When porcelains mature in the kiln they progress toward vitrification, getting softer. This simple test enables anyone to quantify the degree to which a porcelain is likely to warp. Bars of plastic clay almost never dry straight, so the measurement (in mm) to which they deviate from straight is recorded and the bar is mounted with the hump upwards. After firing the mm of firing deviation-from-straight are added to the dry value to derive a total pyro-plastic deformation measurement. This can be recorded as an absolute value for comparison with other clays or temperatures.
These bars were fired at cone 10, they were straight when dry. The back one is a cone 10 Grolleg body, the front one is a cone 6 Grolleg body. This simple test is valuable to determine susceptibility to warping in porcelains. If the pyro-plastic deformation is too much, for example, the weight of a handle will pull the round rim of a mug into an oval shape, for example.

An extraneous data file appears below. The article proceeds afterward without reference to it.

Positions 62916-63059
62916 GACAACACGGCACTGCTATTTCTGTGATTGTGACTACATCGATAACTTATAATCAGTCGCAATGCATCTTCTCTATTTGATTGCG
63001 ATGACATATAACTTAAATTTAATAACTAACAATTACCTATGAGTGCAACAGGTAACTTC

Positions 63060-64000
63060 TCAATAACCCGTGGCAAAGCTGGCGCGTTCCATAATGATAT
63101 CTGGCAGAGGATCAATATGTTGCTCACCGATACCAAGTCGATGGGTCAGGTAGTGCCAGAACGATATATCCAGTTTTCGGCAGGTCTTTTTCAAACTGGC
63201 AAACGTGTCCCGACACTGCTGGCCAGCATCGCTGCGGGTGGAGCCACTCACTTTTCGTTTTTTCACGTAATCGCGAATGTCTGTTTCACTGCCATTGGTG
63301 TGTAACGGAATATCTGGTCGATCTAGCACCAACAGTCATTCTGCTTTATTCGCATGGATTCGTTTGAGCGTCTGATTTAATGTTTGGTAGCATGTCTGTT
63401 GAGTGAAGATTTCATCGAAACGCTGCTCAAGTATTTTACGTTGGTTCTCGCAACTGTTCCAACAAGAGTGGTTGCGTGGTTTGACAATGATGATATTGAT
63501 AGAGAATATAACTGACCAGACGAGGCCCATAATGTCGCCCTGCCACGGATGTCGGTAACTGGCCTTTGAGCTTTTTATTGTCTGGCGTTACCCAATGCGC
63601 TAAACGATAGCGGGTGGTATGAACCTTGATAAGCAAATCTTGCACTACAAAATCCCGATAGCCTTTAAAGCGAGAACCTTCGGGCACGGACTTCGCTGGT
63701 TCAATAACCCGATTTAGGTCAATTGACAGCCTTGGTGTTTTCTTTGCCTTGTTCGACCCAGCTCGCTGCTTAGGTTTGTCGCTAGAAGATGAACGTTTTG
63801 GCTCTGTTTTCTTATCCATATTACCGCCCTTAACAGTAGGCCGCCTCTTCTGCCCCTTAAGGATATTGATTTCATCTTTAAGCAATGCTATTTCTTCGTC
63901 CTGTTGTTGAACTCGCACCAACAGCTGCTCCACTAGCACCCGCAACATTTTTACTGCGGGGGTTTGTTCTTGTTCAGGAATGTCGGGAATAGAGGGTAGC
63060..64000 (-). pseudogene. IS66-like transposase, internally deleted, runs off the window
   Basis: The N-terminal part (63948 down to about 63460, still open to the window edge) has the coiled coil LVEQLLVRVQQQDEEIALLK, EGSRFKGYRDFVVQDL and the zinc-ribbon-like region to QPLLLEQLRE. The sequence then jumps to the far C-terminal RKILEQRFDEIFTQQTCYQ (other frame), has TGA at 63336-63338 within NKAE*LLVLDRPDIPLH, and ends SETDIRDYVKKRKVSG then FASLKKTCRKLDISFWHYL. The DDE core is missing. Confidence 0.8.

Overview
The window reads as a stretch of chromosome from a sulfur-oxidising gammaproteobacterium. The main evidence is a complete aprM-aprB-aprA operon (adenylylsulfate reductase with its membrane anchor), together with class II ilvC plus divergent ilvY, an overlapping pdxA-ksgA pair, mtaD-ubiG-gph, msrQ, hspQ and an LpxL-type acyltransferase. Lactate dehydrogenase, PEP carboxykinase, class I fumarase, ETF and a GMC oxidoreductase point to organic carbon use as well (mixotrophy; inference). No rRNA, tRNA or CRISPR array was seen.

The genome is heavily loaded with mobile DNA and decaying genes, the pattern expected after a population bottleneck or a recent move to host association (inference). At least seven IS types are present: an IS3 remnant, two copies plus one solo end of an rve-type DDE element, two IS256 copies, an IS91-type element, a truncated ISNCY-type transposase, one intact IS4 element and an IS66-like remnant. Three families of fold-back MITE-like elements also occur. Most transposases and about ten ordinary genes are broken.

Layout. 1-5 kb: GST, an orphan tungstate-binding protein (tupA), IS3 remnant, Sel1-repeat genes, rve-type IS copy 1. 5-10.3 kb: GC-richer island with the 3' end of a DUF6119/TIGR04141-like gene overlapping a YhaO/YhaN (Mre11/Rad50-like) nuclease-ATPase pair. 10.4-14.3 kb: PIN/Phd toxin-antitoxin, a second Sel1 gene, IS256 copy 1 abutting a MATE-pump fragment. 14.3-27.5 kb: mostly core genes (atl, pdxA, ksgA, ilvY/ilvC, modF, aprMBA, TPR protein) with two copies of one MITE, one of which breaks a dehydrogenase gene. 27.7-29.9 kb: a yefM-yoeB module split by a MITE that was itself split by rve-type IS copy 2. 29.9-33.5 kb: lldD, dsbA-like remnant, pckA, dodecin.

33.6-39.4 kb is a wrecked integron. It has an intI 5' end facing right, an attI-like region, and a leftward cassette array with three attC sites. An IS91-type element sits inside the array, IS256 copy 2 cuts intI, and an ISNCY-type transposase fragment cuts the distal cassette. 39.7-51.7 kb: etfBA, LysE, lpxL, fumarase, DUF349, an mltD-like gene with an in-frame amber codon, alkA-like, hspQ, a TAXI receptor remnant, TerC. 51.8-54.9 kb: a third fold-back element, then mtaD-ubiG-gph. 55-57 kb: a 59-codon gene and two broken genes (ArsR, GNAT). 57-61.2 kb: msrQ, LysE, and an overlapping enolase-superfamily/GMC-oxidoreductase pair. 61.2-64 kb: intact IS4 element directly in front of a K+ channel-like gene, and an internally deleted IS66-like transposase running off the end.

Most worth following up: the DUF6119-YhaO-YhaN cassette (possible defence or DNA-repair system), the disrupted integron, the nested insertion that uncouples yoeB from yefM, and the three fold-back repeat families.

The term vitrified refers to the fired state of a piece of porcelain or stoneware. Vitrified ware has been fired high enough to make it very strong, hard and dense.
Warping happens during the firing of ceramic ware when there is a high degree of vitrification or a shape is unstable. But warping is expected in translucent ware, it is just a factor that must be compensated for.